Every word in a language is the quote from an older language. Factitius – a series of realistic sculptures, placed on documents spread throughout the gallery – refers to the Latin word factitius meaning “fabricated/ produced / created”. The word is the origin of different words such as “fact”, “fiction” and “fetish”. Both powerful and paradoxical, the word factitius is presented here as a “mana word”. ‘Mana’ is a word always returning in the lexicon of the author, a floating “signifier” (for Barthes, a cultural signifier or one with layered meanings). The recurring presence of this sculpture in the documents, part of an archive collected by Meessen, distorts the historical factuality of the archive and questions their fetishist and fictional dimensions.
Speech is derived from a monument erected by the former president and revolutionary, Thomas Sankara, in Ouagadougou (Burkina Faso) in remembrance of one of his anti-imperialist speeches. Formally, it refers implicitly to the adoption of the Russian Constructivism by an African elite. The sculpture takes over the gesture of Marcel Broodthaers, who crossed out the word ‘politics’ on a world map in order to make it a “poetic” map. The sculpture commemorates thus not only the “discourse of political orientation” of Sankara, but also proposes a different political arena, namely the discourse of poetic orientation. Through this connection between Barthes and Broodthaers, the artist produces a poetic-political memorial to mark the anniversary of the “Tierce forme” (third form) to be celebrated at a later date, namely the date on which Barthes decided to be a ‘writer’ and hence an ‘artist’.
Set of three display units in wood, various documents, palm trees, 2006–2012
Corpus shows part of the physical archive, in which Meessen has been bringing together various documents related to his research since 2006. Previously shown in open wood display cases as a composition of remains and forms, the archives are scattered against the walls of the exhibition space. Besides containing the publications that glorified Louis-Gustave Binger – who was Barthes’ grandfather on the maternal side – as a colonial hero, Corpus also contains another character: the white child, Bichon, who was born in Africa and a hero of Barthes’ anticolonial indictments that appeared in Mythologies, Bichon chez les Negres. In search for Bichon, Meessen discovers him at a recent auction at Pierre Bergé’s and as a real character who was created by his own parents for Paris Match, National Geographic, Le Journal de Tintin, …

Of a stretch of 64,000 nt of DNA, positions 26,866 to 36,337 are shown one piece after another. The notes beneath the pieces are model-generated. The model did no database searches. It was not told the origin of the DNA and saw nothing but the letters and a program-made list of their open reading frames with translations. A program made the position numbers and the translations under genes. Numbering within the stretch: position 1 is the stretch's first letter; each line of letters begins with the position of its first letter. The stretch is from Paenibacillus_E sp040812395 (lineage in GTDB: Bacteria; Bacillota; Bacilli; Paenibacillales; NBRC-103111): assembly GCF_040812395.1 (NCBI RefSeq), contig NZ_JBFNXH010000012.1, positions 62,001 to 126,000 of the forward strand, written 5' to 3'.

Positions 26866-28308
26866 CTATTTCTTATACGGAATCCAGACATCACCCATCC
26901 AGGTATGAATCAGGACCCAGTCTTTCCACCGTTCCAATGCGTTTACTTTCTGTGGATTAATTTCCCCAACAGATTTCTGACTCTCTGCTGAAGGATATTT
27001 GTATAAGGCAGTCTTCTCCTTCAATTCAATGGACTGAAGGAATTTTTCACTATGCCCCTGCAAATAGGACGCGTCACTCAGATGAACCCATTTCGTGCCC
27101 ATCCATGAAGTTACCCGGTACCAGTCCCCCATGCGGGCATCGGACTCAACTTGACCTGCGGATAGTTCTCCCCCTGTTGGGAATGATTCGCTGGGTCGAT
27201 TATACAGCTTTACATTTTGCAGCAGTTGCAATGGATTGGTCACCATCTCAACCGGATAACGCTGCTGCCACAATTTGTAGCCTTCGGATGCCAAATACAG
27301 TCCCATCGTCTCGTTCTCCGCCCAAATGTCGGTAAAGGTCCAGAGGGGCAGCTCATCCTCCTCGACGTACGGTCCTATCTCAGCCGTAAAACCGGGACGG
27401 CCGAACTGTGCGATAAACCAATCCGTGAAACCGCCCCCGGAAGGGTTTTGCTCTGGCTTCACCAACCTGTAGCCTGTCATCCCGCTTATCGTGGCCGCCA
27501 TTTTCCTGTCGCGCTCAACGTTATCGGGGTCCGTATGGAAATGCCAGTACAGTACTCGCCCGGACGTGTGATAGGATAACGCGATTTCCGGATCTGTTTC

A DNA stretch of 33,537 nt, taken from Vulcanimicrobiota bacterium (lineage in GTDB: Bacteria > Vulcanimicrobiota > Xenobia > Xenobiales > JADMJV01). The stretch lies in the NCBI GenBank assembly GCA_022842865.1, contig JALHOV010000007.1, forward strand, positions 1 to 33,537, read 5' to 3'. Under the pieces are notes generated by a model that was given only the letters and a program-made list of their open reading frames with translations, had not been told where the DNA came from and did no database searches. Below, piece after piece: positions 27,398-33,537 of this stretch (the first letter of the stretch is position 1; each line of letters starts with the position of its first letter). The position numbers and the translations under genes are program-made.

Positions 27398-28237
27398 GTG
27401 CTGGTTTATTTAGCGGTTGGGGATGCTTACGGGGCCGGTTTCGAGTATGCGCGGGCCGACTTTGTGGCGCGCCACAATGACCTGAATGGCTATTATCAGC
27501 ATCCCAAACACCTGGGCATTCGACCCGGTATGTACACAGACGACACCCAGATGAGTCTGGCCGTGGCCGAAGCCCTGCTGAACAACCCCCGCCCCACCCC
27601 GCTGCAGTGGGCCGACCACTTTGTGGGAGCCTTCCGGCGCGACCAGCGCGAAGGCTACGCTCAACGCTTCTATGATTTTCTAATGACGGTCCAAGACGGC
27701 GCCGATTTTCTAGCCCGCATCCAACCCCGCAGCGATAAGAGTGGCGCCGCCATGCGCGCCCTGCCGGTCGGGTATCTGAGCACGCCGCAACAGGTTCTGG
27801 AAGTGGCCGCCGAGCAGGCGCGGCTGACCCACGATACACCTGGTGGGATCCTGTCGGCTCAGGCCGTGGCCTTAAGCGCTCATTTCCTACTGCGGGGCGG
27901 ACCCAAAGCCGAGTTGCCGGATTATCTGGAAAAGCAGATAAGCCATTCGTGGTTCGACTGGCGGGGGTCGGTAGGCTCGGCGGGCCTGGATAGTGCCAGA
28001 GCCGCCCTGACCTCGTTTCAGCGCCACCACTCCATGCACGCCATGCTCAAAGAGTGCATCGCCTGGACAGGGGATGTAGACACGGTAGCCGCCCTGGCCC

Three books, wood, inkjet prints, 2011
Prolepsis is a rhetoric device that plays with the temporality in a story. It is used in order to indicate an anachronism by anticipation. Here, the word is used for a collection of writings that is impossible to project: it is not a list of the books that were ultimately published by Roland Barthes, but a long list of study projects or imaginary books by the author. From this list, three books are selected and presented in the form of a full-size presentation model: Psychanalysis historique des imageries tronquées (Historical psychoanalysis of truncated imageries), Theatrum Orbis Verborum (The world of the theatre of words) and Mathesis Singularis, an imagined reference guide that creates an individual science for each study object. All of them are signed by a conceptual character called Herbé.
Printed matter, 10.000 copies, 2009
Fac Dissimile proposes a massive redistribution of Paris Match number 326, in which the artist rearranged the contents according both to the colonial content and the mythic level of the images. This new editing of the magazine works upon the readability of the document of that time and shows the possibility for an updated rereading. Co-produced by Espace Khiasma (Les Lilas, F), De Brakke Grond (Amsterdam), Kiasma Museum (Helsinki) and Mannheim Kunsthalle/4.Fotofestival.
Digital print installed with coloured lights, 2011
In the mid-70s, for the collection Ecrivain de toujours, where an author makes a portrait of a great classic, Barthes published Roland Barthes by Roland Barthes. With the release of this book, Barthes wielded a critical sleight of hand and wrote a critique of his own book. In the installation Third Text, Barthes’ gesture is more important than the actual text. Meessen highlights this gesture in its own and figurative way. By diffraction, illuminated by a spectrum, the text is realised in its full conceptual dimension. The same text is reproduced three times in different languages, designs and typographies. Adopting this third form, touching upon a whiff of criticism, it now proposes the question of his own critical reception.